The story of Aladdin and the magic lamp is fascinating to adults and children alike. Aladdin, an impoverished young man, obtains a lamp and inadvertently (with his mother’s help) discovers that, living inside, is a genie. This genie appears when Aladdin calls (by rubbing the lamp) and has the power to grant wishes. This idea is appealing, not just to children, because it fulfills a basic human desire for something or someone outside ourselves with the capacity to meet needs or supply wants, without requiring anything of the one making the request. In the fable the genie remains in the lamp until summoned by Aladdin, at which time he is so pleased to be out of the lamp, he grants wishes.
I believe many people in the affluent cultures, primarily in the West, have misplaced their search for God with a desire for the “genie in the lamp.” Most people believe there is a God or some force out there somewhere, and they suspect it has supernatural powers. “He has made everything beautiful in its time. He has also set eternity in the hearts of men; yet they cannot fathom what God has done from beginning to end.” (Eccl. 3:11). They will pursue that source of power to seek relief when in trouble, to help them by meeting their needs and/or their wants “Having lost all sensitivity, they have given themselves over to sensuality so as to indulge in every kind of impurity, with a continual lust for more.” (Eph 4:19). They want that external ‘force’ to fulfill their wishes at their command.
In this type situation the seeker really would rather not have to develop a relationship with whomever or whatever the power is. They certainly believe it unfair to impose conditions. Therein lays the dilemma. For example, in the case of God, we can understand that He might want us to live a good life – but we want to define what that means. If I want to indulge certain of my physical desires, I don’t want there to be negative consequences. And I certainly do not want anyone (especially God) judging me for that indulgence. Voila! The “genie” satisfies that dilemma.
This idea has burst forth at various times in human history. Invariably, when a nation or a people prosper materially and experience safety within their borders, they will, over time, move to excess. The people will be numbed to corporate discipline, become mentally and physically soft and believe themselves justified to satisfy every physical desire in any way possible. If there is any recognition of a superior being, we want it to operate like the “genie in the lamp.”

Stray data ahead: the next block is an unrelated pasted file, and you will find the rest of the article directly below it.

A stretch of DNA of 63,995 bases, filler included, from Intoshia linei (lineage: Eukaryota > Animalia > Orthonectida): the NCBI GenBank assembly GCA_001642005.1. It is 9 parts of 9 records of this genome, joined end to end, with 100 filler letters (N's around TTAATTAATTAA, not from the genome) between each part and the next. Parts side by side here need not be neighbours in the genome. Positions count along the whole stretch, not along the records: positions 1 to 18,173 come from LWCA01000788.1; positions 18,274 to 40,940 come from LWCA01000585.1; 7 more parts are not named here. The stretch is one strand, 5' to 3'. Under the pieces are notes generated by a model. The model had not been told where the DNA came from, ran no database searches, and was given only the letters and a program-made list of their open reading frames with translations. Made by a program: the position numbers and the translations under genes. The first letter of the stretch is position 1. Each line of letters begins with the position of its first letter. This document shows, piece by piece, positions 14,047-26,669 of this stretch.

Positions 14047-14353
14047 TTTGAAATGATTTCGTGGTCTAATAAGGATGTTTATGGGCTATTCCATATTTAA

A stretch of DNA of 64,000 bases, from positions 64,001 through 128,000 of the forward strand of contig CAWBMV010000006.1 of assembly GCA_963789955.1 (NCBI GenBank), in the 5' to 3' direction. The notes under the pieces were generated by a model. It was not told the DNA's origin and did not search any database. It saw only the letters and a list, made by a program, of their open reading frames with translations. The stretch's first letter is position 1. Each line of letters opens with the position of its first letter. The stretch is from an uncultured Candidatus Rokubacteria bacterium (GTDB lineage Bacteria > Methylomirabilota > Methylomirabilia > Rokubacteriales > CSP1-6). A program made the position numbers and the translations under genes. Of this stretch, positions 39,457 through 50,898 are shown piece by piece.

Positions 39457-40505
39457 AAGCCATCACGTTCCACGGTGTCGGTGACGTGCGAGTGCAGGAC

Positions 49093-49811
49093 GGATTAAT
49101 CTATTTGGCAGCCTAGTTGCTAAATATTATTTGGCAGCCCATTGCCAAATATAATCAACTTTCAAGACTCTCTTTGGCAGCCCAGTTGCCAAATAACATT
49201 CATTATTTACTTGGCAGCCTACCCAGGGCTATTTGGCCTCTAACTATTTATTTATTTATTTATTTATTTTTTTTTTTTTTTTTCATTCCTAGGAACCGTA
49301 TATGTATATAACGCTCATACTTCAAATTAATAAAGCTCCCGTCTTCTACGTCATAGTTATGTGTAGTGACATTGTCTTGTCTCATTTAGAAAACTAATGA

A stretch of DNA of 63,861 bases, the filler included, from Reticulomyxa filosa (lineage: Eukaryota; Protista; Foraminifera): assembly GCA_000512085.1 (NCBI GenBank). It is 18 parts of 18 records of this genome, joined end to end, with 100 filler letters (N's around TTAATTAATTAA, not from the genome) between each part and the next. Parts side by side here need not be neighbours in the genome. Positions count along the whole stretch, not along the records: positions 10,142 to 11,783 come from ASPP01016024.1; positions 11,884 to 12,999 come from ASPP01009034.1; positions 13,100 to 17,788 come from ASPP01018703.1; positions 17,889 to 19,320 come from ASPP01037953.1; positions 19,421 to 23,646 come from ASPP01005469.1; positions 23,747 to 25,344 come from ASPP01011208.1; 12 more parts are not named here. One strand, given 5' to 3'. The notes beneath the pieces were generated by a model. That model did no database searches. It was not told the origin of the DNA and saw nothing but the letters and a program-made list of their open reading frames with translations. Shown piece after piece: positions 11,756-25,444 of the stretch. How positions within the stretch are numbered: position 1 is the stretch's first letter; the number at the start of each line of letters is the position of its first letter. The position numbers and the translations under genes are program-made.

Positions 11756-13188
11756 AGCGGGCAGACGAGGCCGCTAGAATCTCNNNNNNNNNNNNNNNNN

At the heart of our desire for stuff we’re all just trying to fill a void in our lives. Humans are social at the core of our being. All too many are seeking to fulfill the desire for relationship through sexual satisfaction. Unfortunately, it is an insatiable hole when filled with anything other than our Creator. We have forgotten that in our distant past, in the beginning, God created us in His image. Relationship with Him is the only way to satisfy that void. At our core, if we were honest with ourselves, we would give up the tiring pursuit for this elusive genie to find a genuine Companion, who we know will never turn His back on us no matter our physical, emotional, mental or financial condition. The promise of the “genie in the lamp,” to give us whatever we desire with no strings attached, proves painfully inadequate at that point.
When Jesus walked the dusty roads of Israel, and He was moved by compassion to restore broken humanity, the people thronged to Him to witness miracles, or to have their physical or mental lives repaired. However, when Jesus’ teaching moved to that of the ‘cost’ of a relationship with Him, the idea that the first shall be last and the last shall be first, the throngs departed. “From this time many of his disciples turned back and no longer followed him,” the Apostle John noted (John 6:66). Only a hearty few remained with Him beyond that.
Fortunately for us, the true, living God of Scripture actually desires a relationship with us. “I will give them a heart to know me, that I am the Lord. They will be my people, and I will be their God, for they will return to me with all their heart.” (Jer. 24:7). He will not force it, though. His love and His sovereign justice demand that we be given full freedom of choice. We get to choose. Isn’t that great! I can choose to reject Him. No strings attached. I get to keep my personal freedom, to be self-absorbed, selfish and self-directed, and pursue my “genie in the lamp.” I am free to do anything I want to do within the confines of societal rules, at least, that is, until I die. That part is consistent with our search for the “genie in the lamp.”
However, just as a loving father or mother will deny certain things their child desires because, in their maturity and wisdom, the parent knows it is not what is best for them at the time; so, a loving God tells us to deny our selfish desires. Whereas the “genie in the lamp” compels us to believe we can have it all, our wise God shows us, by the example of His Son that self-discipline leads to a fulfilled life. Everyone who has entered into a genuine relationship with Almighty God by way of His Son Jesus has found the requirements placed on that relationship to be well worth it. The “genie in the lamp” pales in comparison to the glory and splendor of Jesus, the One who chose to die for us, has risen, and offers us a personal relationship with God the Father. He promises “Never will I leave you; never will I forsake you.” (Hebrews 13:5)
Isn’t that really what we all want?